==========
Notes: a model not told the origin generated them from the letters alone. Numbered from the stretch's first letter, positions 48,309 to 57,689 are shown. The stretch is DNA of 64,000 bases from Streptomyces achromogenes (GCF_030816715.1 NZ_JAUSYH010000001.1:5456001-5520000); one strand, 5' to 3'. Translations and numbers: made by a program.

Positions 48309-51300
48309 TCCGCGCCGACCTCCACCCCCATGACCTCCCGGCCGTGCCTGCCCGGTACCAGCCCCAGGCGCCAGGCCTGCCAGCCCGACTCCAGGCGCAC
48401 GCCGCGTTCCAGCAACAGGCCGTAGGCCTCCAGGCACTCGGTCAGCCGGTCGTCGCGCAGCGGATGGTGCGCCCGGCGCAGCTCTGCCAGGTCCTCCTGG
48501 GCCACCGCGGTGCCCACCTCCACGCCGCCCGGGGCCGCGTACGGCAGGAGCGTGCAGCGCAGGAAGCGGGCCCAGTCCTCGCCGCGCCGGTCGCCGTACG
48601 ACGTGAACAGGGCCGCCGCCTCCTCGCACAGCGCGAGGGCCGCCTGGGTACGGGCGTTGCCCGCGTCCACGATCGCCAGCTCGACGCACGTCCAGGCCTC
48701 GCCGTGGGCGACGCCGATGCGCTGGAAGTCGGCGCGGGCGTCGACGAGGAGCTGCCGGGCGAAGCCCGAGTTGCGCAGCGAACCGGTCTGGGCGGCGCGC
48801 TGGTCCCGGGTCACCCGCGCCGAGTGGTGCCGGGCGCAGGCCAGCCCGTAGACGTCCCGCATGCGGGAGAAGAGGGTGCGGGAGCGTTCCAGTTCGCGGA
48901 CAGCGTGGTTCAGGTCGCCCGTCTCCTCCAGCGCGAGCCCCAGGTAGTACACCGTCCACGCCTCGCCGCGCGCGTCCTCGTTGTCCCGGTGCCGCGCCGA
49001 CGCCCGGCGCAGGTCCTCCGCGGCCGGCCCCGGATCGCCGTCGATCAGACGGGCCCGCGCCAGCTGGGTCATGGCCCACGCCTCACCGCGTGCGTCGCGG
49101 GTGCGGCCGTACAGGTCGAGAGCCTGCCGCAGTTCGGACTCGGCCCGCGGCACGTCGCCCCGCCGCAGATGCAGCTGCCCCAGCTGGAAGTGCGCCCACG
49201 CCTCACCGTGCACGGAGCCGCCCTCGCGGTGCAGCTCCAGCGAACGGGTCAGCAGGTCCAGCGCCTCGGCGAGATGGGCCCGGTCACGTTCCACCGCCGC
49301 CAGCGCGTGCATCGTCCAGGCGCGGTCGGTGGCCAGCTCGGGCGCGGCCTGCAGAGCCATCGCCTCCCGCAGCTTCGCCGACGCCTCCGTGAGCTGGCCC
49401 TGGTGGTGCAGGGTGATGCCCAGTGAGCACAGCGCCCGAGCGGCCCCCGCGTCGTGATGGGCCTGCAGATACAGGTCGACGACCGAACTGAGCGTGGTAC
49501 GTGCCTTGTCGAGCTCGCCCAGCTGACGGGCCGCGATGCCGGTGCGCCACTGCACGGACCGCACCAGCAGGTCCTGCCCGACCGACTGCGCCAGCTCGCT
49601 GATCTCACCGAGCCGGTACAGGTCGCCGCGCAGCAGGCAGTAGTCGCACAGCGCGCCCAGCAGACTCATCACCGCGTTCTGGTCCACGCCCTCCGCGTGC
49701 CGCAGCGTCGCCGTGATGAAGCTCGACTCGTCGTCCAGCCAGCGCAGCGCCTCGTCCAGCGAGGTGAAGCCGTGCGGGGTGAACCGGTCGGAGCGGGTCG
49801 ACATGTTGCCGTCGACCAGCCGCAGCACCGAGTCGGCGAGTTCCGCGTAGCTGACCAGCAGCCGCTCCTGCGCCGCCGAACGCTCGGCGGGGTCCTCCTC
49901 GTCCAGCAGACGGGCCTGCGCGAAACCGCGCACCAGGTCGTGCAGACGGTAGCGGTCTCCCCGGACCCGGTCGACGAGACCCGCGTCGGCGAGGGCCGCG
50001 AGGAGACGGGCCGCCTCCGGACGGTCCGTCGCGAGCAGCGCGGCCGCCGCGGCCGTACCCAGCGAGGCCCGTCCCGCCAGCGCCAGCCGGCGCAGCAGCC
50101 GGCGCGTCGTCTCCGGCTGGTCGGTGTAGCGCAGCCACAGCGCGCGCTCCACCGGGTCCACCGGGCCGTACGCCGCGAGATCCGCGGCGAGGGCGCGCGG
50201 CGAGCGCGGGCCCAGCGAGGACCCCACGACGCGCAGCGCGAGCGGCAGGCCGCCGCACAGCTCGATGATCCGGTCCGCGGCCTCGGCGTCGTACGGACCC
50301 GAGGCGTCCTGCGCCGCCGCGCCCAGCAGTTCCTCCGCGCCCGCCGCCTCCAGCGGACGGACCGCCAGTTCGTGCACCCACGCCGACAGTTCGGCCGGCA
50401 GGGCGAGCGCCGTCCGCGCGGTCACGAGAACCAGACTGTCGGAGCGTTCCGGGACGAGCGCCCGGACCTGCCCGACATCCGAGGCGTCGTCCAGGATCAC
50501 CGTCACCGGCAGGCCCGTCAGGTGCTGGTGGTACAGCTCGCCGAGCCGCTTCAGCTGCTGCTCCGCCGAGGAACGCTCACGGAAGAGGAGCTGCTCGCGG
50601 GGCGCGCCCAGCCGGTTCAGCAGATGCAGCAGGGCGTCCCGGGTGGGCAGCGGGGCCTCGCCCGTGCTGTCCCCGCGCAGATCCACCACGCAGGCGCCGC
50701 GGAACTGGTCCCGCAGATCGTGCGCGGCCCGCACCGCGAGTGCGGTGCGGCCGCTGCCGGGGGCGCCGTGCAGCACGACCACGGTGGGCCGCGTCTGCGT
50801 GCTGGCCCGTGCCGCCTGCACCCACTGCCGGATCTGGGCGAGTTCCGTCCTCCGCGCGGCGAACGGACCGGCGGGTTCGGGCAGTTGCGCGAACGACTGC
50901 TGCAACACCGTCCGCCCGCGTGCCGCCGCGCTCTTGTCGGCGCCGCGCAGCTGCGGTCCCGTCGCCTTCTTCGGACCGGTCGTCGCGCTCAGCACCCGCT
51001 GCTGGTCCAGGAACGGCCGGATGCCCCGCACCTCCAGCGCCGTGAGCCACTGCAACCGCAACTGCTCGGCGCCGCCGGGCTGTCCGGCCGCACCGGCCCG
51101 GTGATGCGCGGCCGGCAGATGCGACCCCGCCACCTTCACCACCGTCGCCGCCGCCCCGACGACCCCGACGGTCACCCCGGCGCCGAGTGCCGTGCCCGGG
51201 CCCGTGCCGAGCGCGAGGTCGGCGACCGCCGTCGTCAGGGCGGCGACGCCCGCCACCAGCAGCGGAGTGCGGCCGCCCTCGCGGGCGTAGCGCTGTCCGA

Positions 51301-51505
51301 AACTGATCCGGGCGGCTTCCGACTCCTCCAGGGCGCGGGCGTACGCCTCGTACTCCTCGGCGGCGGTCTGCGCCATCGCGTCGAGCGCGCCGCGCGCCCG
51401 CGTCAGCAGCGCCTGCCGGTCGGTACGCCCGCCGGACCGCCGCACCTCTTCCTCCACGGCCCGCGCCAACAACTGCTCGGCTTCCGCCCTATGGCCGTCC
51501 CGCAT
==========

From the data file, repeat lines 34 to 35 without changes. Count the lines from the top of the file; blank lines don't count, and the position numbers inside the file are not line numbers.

51301 AACTGATCCGGGCGGCTTCCGACTCCTCCAGGGCGCGGGCGTACGCCTCGTACTCCTCGGCGGCGGTCTGCGCCATCGCGTCGAGCGCGCCGCGCGCCCG
51401 CGTCAGCAGCGCCTGCCGGTCGGTACGCCCGCCGGACCGCCGCACCTCTTCCTCCACGGCCCGCGCCAACAACTGCTCGGCTTCCGCCCTATGGCCGTCC